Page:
Video Nasties: Crackdown may lead to legal appeals

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CENSORS will be forced to cut more scenes of violence and horror from future films - which will also be given artificially high classifications - under the Government crackdown on 'video nasties'.

The proposals will lead to a greater number of films being banned from home viewing and could lead to a spate of court appeals from people who disagree with the censors' video ratings.

The changes were condemned by video retailers last night who believe they will threatening their livelihoods and be difficult to enforce. Distributors and retailers who breach the law and hire out 'ultra-violent' or any banned videos to the under-aged face prison sentences and fines.

Michael Howard, the Home Secretary, disclosed the changes in an 11th-hour compromise with David Alton, the Liberal Democrat, who was seeking tough restrictions on violent videos that might influence children. Mr Alton withdrew an amendment to the Criminal Justice Bill that had threatened to defeat the Government in a vote last night.

One key decision is to make the classifications that the censors follow legally binding. They are now guidelines that the British Board of Film Classification have to consider. In future they will be compulsory and will include the wording of Mr Alton's own amendment, relating to videos that 'present an inappropriate model for children or are likely to cause psychological harm to a child'.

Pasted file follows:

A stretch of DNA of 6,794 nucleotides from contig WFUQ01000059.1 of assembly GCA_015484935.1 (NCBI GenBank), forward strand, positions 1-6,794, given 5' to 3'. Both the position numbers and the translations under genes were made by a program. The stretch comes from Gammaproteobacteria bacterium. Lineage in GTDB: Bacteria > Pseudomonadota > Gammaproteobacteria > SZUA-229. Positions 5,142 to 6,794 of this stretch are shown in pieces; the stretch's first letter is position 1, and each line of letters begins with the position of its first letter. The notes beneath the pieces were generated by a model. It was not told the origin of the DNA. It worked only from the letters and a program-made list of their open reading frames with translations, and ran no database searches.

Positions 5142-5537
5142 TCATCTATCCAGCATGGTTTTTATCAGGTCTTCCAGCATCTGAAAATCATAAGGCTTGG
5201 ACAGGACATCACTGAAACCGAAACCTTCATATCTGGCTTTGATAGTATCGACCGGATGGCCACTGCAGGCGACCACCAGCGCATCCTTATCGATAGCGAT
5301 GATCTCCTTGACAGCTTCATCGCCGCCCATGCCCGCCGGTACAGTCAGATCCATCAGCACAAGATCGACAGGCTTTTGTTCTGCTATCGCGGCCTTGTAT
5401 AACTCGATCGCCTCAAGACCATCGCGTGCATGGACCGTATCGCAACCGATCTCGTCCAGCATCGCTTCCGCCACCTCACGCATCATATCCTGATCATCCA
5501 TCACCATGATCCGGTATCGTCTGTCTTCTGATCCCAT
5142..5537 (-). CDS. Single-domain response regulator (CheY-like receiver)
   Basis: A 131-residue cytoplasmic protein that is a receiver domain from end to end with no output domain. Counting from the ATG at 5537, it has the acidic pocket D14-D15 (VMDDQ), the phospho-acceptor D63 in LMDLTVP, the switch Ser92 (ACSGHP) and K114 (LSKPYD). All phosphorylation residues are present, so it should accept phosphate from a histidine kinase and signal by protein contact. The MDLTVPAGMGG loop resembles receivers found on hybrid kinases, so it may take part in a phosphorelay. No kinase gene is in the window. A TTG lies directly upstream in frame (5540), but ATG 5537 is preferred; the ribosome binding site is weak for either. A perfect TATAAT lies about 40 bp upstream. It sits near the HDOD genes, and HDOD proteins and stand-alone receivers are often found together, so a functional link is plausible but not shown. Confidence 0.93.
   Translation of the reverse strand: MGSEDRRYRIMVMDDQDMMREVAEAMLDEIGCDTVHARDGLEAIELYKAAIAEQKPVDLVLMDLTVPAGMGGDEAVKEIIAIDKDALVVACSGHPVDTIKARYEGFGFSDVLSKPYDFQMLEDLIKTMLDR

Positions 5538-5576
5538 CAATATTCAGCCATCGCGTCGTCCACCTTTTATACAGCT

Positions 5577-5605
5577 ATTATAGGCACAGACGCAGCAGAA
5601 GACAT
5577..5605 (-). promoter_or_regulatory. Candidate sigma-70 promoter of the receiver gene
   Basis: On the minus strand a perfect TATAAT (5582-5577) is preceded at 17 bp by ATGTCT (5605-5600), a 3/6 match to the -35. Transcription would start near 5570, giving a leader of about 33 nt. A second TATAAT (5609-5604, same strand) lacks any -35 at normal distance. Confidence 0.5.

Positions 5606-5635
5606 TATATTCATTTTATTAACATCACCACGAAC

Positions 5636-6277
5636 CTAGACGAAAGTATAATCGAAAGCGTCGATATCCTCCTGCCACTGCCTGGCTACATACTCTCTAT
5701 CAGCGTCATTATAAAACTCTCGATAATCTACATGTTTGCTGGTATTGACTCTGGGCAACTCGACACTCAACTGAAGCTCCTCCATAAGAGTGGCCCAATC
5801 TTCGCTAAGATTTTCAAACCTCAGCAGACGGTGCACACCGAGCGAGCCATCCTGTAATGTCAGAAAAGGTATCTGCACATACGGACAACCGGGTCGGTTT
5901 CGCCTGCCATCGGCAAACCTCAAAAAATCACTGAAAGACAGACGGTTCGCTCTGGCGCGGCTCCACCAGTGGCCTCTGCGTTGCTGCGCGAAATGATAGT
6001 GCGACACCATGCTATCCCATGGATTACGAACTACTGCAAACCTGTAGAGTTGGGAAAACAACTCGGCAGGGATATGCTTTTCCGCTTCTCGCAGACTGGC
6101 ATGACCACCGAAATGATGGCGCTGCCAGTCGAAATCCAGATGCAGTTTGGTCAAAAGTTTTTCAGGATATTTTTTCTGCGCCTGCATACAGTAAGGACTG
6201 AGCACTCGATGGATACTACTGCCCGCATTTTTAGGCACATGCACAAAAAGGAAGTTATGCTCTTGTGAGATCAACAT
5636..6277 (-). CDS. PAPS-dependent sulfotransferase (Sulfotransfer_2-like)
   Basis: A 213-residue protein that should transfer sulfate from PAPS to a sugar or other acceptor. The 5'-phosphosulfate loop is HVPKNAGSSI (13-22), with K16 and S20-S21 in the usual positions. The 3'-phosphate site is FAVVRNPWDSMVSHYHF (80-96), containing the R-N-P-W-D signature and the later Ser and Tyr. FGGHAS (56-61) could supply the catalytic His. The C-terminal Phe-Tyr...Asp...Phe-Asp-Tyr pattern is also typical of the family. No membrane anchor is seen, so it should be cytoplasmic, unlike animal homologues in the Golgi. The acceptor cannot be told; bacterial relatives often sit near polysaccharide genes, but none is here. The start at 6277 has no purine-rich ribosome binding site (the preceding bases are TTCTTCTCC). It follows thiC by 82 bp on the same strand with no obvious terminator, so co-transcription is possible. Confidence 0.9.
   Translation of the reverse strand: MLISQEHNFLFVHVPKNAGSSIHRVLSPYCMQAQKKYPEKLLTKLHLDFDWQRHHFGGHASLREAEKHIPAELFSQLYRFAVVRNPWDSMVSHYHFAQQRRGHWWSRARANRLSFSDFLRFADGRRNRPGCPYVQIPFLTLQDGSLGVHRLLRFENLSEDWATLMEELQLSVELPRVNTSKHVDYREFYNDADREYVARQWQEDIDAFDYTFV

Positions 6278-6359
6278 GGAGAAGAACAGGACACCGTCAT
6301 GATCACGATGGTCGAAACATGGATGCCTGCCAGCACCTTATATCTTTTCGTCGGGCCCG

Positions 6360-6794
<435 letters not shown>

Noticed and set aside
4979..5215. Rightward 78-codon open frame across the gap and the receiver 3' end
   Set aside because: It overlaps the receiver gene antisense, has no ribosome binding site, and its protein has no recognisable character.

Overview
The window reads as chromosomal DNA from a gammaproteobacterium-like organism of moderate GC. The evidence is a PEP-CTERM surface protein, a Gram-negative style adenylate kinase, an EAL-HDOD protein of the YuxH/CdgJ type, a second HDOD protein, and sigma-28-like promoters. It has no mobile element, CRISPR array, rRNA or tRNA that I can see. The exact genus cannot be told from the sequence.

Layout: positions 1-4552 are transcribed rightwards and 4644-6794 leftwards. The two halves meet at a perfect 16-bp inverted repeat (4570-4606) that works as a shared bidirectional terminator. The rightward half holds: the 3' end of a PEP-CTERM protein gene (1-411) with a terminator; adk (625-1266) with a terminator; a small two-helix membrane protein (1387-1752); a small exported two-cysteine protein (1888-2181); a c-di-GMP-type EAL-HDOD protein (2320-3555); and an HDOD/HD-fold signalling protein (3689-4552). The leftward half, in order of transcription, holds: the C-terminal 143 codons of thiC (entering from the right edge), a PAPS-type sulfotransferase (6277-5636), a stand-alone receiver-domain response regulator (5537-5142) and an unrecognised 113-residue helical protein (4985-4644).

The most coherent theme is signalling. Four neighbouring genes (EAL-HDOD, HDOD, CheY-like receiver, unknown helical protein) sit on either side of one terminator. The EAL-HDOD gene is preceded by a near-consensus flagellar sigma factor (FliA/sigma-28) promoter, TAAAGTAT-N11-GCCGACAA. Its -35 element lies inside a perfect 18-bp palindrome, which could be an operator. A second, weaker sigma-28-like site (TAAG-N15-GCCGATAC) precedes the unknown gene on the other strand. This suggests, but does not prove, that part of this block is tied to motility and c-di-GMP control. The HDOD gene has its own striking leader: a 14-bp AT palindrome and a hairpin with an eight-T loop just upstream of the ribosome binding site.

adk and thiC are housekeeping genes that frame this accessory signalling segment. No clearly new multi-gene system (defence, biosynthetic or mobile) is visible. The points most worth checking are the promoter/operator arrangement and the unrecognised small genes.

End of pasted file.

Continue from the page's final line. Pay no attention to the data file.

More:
Despite what appears to be a climbdown by the Home Secretary, the censors are privately delighted because they will retain discretion to decide which films to cut and ban. James Ferman, director of the BBFC, said: 'The kind of videos that will be affected most are those containing mild horror or violence that might appeal to children. Films like Schindler's List or Dances With Wolves should not be at risk. We have to look at 'adult' films which children want to see.'

Mr Ferman said films like Child's Play 3, which despite the lack of evidence was linked to the murder of James Bulger, would be cut and given a higher classification because of its likely appeal to children. However, Under the new ruling, bodies such as the National Viewers' and Listeners' Association can press for videos to be banned by challenging censors' cuts and classifications at a judicial review.

The Home Office last night said it was confident that the cost and difficulty of mounting a court action would dissuade many from pursuing complaints.

Video retailers and distributors are extremely unhappy about the increased penalties - anyone who supplies a video to someone under-age could face a six-month jail sentence, rather than a fine. People renting banned 'video nasties' face two years in prison and an unlimited fine.